Because it's so annoying, the racket of keys struck at random may rattle your nerves, but it probably won't damage the piano. Tell them to use their fingers, then they should be able to play as hard as they want.
Most pianos are built to withstand very heavy use. The next time you see a serious pianist perform a flamboyant classical piece, notice how forcefully he or she attacks the keyboard. In comparison, a child's small hands couldn't possibly play that hard.
The real danger of children playing with, as opposed to playing, a piano is that they often can't resist dropping small toys inside, slipping coins into the slots between the keys, or running toys across the finish. Also, they should not pull sideways on the keys, or try to do Jerry Lee Lewis slides. The sharps are especially prone to breaking if they are forced sideways.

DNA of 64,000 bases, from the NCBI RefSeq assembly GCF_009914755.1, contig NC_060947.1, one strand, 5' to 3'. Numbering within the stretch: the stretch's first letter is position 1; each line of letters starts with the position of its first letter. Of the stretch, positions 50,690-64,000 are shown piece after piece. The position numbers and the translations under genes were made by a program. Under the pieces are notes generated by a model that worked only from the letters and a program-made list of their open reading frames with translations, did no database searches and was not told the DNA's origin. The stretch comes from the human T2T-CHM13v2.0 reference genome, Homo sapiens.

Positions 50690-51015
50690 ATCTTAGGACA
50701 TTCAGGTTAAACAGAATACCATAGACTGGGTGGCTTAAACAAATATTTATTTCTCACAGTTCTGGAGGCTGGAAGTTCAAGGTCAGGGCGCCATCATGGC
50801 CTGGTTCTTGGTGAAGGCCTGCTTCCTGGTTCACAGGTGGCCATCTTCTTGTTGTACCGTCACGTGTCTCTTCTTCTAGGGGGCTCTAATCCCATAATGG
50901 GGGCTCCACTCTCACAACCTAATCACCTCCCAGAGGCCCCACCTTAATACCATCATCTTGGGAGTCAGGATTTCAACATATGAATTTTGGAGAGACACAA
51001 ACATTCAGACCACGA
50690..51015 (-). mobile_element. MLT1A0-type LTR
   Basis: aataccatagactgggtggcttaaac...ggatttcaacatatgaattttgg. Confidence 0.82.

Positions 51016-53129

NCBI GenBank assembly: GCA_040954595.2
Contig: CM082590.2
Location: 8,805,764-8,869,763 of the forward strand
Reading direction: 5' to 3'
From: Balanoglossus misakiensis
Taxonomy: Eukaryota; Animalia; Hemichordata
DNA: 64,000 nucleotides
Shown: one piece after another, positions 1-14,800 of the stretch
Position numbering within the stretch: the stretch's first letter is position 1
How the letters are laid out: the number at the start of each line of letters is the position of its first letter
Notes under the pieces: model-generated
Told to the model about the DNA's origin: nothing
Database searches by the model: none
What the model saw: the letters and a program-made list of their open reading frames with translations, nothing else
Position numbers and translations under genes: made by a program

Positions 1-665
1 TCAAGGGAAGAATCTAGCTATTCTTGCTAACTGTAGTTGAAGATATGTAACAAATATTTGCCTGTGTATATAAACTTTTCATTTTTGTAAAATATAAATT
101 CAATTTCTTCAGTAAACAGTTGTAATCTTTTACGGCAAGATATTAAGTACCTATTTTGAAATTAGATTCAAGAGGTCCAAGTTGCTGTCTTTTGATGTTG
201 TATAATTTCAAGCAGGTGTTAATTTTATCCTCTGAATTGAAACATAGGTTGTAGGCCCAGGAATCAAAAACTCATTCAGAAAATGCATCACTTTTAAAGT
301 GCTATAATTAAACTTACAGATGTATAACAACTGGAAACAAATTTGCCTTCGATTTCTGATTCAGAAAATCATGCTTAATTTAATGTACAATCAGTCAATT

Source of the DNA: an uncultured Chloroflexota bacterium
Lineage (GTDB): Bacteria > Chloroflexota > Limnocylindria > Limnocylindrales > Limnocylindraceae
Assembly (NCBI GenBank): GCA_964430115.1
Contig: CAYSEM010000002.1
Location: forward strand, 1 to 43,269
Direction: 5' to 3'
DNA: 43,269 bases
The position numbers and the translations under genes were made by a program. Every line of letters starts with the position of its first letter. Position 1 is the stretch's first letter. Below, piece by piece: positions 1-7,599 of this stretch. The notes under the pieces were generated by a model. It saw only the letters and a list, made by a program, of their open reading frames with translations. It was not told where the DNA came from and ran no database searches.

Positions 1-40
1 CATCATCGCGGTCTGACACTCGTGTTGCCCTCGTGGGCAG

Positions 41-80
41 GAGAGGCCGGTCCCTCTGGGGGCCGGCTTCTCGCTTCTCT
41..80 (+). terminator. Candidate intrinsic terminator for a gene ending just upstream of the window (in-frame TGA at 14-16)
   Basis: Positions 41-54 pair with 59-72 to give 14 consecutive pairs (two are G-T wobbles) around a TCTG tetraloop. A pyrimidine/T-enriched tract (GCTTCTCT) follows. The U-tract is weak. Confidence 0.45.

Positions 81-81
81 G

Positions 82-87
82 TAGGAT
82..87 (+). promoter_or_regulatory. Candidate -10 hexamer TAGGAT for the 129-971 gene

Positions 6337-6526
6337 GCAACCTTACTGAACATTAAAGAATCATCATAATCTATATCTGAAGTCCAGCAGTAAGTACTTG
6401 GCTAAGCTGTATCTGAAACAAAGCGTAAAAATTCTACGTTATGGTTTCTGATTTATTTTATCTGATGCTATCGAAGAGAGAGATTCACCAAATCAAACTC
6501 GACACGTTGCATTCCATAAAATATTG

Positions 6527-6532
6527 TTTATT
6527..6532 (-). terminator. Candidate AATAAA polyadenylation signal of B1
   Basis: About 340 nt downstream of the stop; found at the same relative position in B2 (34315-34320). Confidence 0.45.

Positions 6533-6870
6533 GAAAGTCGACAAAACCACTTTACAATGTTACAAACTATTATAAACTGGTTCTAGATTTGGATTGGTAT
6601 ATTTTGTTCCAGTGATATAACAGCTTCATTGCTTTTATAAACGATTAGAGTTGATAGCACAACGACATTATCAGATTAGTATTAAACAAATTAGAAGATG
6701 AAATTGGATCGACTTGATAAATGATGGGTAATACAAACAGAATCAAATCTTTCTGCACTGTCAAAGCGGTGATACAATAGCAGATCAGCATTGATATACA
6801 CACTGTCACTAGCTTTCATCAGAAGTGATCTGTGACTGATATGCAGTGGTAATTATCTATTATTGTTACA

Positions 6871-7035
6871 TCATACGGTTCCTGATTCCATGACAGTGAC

But, remember that music exists to give pleasure. Encourage your child to have fun with the piano, not to be afraid of it. Don't worry if young children play haphazardly and loudly. If you teach respect for the instrument and they discover how enjoyable playing can be, they'll treat it properly. And if your children learn that playing the piano is fun, you won't have to plead with them to practice when they're older.
And if they continue to misbehave, give me a call and I'll be glad to ball them out over the phone.